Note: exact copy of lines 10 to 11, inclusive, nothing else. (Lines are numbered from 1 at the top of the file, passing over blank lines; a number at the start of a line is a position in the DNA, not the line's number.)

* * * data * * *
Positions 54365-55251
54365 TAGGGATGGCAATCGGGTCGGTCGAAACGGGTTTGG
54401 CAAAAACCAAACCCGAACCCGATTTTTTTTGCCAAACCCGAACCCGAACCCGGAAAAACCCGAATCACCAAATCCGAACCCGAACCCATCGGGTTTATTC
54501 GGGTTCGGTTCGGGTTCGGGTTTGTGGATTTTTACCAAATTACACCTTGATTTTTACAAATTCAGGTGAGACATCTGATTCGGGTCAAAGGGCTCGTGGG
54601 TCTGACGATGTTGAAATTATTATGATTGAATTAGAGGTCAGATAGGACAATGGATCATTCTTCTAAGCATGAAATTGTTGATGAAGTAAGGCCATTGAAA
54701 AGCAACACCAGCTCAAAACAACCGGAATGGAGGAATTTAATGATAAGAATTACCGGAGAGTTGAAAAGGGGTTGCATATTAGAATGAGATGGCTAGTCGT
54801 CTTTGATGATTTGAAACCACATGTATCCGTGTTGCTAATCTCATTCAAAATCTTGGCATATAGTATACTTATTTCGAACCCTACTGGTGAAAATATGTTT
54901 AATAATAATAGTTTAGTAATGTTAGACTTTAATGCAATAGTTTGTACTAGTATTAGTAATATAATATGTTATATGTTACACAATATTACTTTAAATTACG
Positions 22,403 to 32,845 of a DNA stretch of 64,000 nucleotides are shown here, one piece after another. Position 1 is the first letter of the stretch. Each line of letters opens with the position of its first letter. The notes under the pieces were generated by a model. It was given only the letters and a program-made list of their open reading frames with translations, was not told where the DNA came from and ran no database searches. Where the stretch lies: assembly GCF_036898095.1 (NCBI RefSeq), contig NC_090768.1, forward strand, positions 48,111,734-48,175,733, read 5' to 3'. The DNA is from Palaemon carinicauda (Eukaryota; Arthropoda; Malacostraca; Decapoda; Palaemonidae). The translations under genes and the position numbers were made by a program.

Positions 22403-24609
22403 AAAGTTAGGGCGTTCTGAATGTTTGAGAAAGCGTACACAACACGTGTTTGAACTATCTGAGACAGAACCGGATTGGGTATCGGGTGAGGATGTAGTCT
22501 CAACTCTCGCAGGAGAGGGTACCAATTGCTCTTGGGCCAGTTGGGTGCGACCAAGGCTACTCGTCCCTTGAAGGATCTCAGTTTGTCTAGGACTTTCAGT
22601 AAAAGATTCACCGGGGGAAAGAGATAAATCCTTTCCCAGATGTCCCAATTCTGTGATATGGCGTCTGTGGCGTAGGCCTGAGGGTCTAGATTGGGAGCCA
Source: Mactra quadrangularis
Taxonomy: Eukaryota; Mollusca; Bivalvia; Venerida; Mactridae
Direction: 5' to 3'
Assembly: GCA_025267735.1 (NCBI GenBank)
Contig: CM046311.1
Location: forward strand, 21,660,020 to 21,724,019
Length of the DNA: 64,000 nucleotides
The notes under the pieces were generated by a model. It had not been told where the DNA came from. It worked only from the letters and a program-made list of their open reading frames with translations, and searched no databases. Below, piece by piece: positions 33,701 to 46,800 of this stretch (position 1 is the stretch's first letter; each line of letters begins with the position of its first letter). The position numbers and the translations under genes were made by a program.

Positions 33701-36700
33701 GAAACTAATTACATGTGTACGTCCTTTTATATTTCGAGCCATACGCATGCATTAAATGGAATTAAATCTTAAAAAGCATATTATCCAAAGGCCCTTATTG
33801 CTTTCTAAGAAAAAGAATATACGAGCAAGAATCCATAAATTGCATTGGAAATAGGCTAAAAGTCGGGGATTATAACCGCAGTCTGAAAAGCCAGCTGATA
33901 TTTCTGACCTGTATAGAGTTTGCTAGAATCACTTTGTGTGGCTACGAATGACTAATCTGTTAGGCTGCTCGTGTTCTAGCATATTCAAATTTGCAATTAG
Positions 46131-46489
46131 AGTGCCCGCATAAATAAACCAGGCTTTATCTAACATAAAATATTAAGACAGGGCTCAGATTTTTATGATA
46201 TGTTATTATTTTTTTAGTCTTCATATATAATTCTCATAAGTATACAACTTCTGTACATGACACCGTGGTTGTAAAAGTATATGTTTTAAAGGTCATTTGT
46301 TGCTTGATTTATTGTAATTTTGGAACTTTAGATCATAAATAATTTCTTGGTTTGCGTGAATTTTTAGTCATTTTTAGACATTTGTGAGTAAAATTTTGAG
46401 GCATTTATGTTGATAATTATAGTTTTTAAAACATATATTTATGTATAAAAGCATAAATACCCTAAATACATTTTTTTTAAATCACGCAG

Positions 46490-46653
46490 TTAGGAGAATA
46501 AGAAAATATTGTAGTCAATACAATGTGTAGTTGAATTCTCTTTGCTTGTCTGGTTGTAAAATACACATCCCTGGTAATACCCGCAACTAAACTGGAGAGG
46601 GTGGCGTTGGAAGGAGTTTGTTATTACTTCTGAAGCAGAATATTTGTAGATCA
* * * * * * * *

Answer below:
Positions 22403-24609
22403 AAAGTTAGGGCGTTCTGAATGTTTGAGAAAGCGTACACAACACGTGTTTGAACTATCTGAGACAGAACCGGATTGGGTATCGGGTGAGGATGTAGTCT